Making Marriage Optional

Published by soundheartbeat on

Hi there! I’m twenty seven & unmarried. This is how I introduce myself these days. Being an unmarried Indian women that too in small town isn’t the best phase to be in. Anybody you meet— known for years or a stranger on street, wants to know whether you are married or when are you getting married. Every reunion with school/college friends these days doesn’t feel complete with broaching the crucial topic of how many of our classmates have got married. Why does marriage become a moot point? Marriage cannot guarantee you a secure lifelong relationship, but we have been hardwired to believe that.

Believe it or not —We were not born to get married. But society wanted us to believe so. It’s thousands of years of hardwork that society has achieved this feat. If you dig deeper into world order, democracy and freedom appear to be farcical. Everywhere in world, the powerful want to suppress those below them in hierarchy. Domination is primitive to mankind. Many historians believe that the polyandrous relations of women like Satyavati and Draupadi have been unnecessarily modified through prolonged narratives.

Marriage is an institution— so like any other institution we should be given a choice to sign up not. May be the fee, for a few of us— is too high. Also, unlike many institutions marriage comes with many stupid unjust laws. Imagine an exam where— you are expected to follow the syntax, write everything correctly, not a single mistake goes unpunished somehow you manage to get everything right, still marks are deducted for bad hand-writing but another person is awarded full marks just for taking the exam— that’s what marriage does. Marriage expects a lot from women, some of us can conform but the ones who don’t want to, should at least be left alone.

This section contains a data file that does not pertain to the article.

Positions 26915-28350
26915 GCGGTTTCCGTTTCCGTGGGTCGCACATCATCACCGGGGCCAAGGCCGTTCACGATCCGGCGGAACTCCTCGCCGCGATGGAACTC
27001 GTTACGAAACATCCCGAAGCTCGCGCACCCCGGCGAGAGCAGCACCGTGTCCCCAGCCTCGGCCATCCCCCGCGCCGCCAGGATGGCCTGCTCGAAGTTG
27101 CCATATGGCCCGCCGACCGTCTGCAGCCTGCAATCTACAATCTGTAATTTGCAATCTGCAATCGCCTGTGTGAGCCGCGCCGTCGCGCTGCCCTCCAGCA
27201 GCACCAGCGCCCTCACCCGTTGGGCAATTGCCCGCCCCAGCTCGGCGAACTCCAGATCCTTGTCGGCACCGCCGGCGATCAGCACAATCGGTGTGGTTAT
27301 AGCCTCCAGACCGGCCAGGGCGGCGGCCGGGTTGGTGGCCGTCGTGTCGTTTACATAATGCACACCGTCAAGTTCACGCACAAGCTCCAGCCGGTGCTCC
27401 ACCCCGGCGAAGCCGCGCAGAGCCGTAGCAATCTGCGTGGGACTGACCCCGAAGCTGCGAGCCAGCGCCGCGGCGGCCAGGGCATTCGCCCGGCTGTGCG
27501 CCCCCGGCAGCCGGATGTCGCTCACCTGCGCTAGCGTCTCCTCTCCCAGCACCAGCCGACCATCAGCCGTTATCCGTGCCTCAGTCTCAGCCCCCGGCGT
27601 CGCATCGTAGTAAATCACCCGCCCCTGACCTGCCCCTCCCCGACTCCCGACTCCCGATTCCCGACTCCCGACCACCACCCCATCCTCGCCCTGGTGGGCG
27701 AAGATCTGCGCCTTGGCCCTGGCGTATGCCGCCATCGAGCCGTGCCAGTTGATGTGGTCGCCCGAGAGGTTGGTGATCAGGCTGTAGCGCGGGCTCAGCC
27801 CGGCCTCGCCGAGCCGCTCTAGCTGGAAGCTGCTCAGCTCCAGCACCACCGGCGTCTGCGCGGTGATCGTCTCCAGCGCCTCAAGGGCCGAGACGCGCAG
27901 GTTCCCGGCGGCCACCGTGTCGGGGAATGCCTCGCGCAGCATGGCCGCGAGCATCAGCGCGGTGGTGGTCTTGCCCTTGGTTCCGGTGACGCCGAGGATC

When I told my sister I was not cutout for marriage, her instant reaction was, “but you can’t avoid it.” She is educated, independent working woman, but still wired to believe marriage is unavoidable. We grew up seeing everybody getting married. This eventually, imprinted the believe into our subconscious that marriage is mandatory — which could have been optional. Agree or not, a few cases we know of people(specially women) not getting married were stigmatized— adding some trivia to their “Sad lives”. Wouldn’t it be different if we had grown up knowing we had a choice?

“But what will our relatives say?”. “What do we tell our friends?” Our parents find a thousand ways to make us go over our decision. Sometimes, the emotional blackmail can be so biting that giving in might look like a solution. But no, once you conform to that, hundred new tasks are waiting for you. Once you agree to get married you will be laden with expectations to have children. The society doesn’t give you an exit option in case your marriage isn’t working. No matter what hell you go through, people expect you to stay married. Non- Conformity on the other hand— no matter looks how much difficult today, axes all future expectations.

I’m well aware of the name-calling that comes along with the decision to stay unmarried— well I grew up among these people. Indian societies have opinion on almost everything. Even people once very close to me will come up with absurd explanation on why I didn’t get married. From my standards were too high, to some imaginary illness that I had; possiblities are endless. Accepting I can simply choose to stay unmarried isn’t difficult for people— but it’s like a Pandora’s box that will unleash fury on the society, what if their children start believing it is new normal?

The world is doing so well in creating a competitive market as a result of which consumers have numerous options available to them. From clothes we wear, food we eat, gadgets we use to policies we buy we can make our choice. But still society doesn’t give you choice to stay unmarried. 21st century was supposed to be about making choices, it’s high time that we start conversations on choice of getting married or not.


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